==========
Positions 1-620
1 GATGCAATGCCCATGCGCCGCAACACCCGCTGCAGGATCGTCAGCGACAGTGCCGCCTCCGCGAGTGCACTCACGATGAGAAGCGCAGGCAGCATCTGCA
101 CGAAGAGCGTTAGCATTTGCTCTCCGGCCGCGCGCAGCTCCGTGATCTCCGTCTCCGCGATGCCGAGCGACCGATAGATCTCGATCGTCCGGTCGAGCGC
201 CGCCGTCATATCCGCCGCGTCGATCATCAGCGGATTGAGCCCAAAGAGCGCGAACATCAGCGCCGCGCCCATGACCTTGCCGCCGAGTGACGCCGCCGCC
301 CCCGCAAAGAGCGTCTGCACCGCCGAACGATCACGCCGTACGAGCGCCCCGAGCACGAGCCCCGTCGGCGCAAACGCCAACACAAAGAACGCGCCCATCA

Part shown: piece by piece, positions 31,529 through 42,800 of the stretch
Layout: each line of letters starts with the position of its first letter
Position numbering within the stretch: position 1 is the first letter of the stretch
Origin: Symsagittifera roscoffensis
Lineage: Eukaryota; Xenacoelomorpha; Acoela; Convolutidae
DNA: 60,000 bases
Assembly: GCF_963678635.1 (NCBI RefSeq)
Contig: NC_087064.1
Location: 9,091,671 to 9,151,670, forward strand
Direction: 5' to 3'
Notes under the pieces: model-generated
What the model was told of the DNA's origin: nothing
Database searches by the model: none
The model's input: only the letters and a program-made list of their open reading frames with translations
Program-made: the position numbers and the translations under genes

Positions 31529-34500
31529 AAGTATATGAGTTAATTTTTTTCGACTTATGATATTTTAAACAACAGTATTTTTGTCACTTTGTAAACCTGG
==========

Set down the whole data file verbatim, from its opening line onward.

Positions 1-620
1 GATGCAATGCCCATGCGCCGCAACACCCGCTGCAGGATCGTCAGCGACAGTGCCGCCTCCGCGAGTGCACTCACGATGAGAAGCGCAGGCAGCATCTGCA
101 CGAAGAGCGTTAGCATTTGCTCTCCGGCCGCGCGCAGCTCCGTGATCTCCGTCTCCGCGATGCCGAGCGACCGATAGATCTCGATCGTCCGGTCGAGCGC
201 CGCCGTCATATCCGCCGCGTCGATCATCAGCGGATTGAGCCCAAAGAGCGCGAACATCAGCGCCGCGCCCATGACCTTGCCGCCGAGTGACGCCGCCGCC
301 CCCGCAAAGAGCGTCTGCACCGCCGAACGATCACGCCGTACGAGCGCCCCGAGCACGAGCCCCGTCGGCGCAAACGCCAACACAAAGAACGCGCCCATCA

Part shown: piece by piece, positions 31,529 through 42,800 of the stretch
Layout: each line of letters starts with the position of its first letter
Position numbering within the stretch: position 1 is the first letter of the stretch
Origin: Symsagittifera roscoffensis
Lineage: Eukaryota; Xenacoelomorpha; Acoela; Convolutidae
DNA: 60,000 bases
Assembly: GCF_963678635.1 (NCBI RefSeq)
Contig: NC_087064.1
Location: 9,091,671 to 9,151,670, forward strand
Direction: 5' to 3'
Notes under the pieces: model-generated
What the model was told of the DNA's origin: nothing
Database searches by the model: none
The model's input: only the letters and a program-made list of their open reading frames with translations
Program-made: the position numbers and the translations under genes

Positions 31529-34500
31529 AAGTATATGAGTTAATTTTTTTCGACTTATGATATTTTAAACAACAGTATTTTTGTCACTTTGTAAACCTGG